WASHINGTON — The US surgeon general on Sunday defended a renewed mask mandate in Los Angeles, saying other areas may have to follow and adding that he is "deeply concerned" about the COVID-19 outlook in the fall.
Dr. Vivek Murthy, who as surgeon general is a top government spokesman on public health matters, appeared on several news programs just hours after a new indoor mask mandate took effect in Los Angeles.
No other US city has returned to an indoor mask mandate, but Murthy said he expected others to follow amid a surge in the highly transmissible Delta variant of the virus.
"In areas where there are low numbers of vaccinated people, or where cases are rising, it's very reasonable for counties to take more mitigation measures like the mask rules you see coming out in LA, and I anticipate that will happen in other parts of the country," Murthy told ABC's "This Week."
After months of declining spread, the number of COVID-19 cases in the US soared by a stunning 135 percent over the past two weeks, with increases seen in nearly every state.
Los Angeles has also seen a sharp surge.
"In the last few days, we're up to almost 1,900 cases, and over 460 individuals that are now in our [intensive care] units," Hilda Solis, a member of the Los Angeles County Board of Supervisors, told ABC.
"This is very disturbing, and of course, as responsible elected officials, we have to do something."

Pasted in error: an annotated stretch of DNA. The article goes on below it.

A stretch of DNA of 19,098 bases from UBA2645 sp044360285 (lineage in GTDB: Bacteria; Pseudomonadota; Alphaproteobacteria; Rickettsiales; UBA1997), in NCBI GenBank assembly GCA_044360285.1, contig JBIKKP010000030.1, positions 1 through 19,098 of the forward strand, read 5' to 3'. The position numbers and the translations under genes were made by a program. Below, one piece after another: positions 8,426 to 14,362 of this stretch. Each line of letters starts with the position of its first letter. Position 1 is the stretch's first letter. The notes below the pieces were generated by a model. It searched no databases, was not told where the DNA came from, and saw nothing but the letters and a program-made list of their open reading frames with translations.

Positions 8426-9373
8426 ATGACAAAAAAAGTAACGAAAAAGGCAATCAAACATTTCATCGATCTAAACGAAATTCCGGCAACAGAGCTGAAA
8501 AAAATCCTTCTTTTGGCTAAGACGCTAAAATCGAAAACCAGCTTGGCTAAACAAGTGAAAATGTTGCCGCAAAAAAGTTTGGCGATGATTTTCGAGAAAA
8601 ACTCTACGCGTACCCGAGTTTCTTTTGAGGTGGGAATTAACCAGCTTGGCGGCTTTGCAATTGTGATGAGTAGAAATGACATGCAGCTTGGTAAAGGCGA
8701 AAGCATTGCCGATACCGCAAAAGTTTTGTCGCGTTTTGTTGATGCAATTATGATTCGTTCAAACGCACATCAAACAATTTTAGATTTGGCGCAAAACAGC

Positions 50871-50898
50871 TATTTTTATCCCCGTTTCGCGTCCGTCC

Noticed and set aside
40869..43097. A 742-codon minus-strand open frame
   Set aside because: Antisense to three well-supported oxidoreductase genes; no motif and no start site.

Persistent vaccine skepticism—driven by misinformation—has fueled the rise in many areas, even as health officials work to reassure the public of the vaccines' safety and efficacy.
Ninety-seven percent of those hospitalized in June were unvaccinated, according to Rochelle Walensky, director of the US Centers for Disease Control and Prevention.
Just 48 percent of Americans are fully vaccinated; the figure is 68 percent among those 18 and older.
The combination of the surging Delta variant and the lag in vaccinations has left Murthy feeling "deeply concerned" about prospects for the fall, as more people return to work and unvaccinated children return to school.
"What I worry about," he said, "is that we still have millions of people in our country who are not vaccinated. We have to still protect our children under 12 who don't have a vaccine."
Following US President Joe Biden and other administration officials, Murthy sharply criticized social media platforms for allowing COVID-19 misinformation to proliferate.
"The platforms have to recognize they played a major role in the increase in speed and scale with which misinformation is spreading," he said in a separate appearance on CNN.
"We're not seeing nearly enough progress here." — Agence France-Presse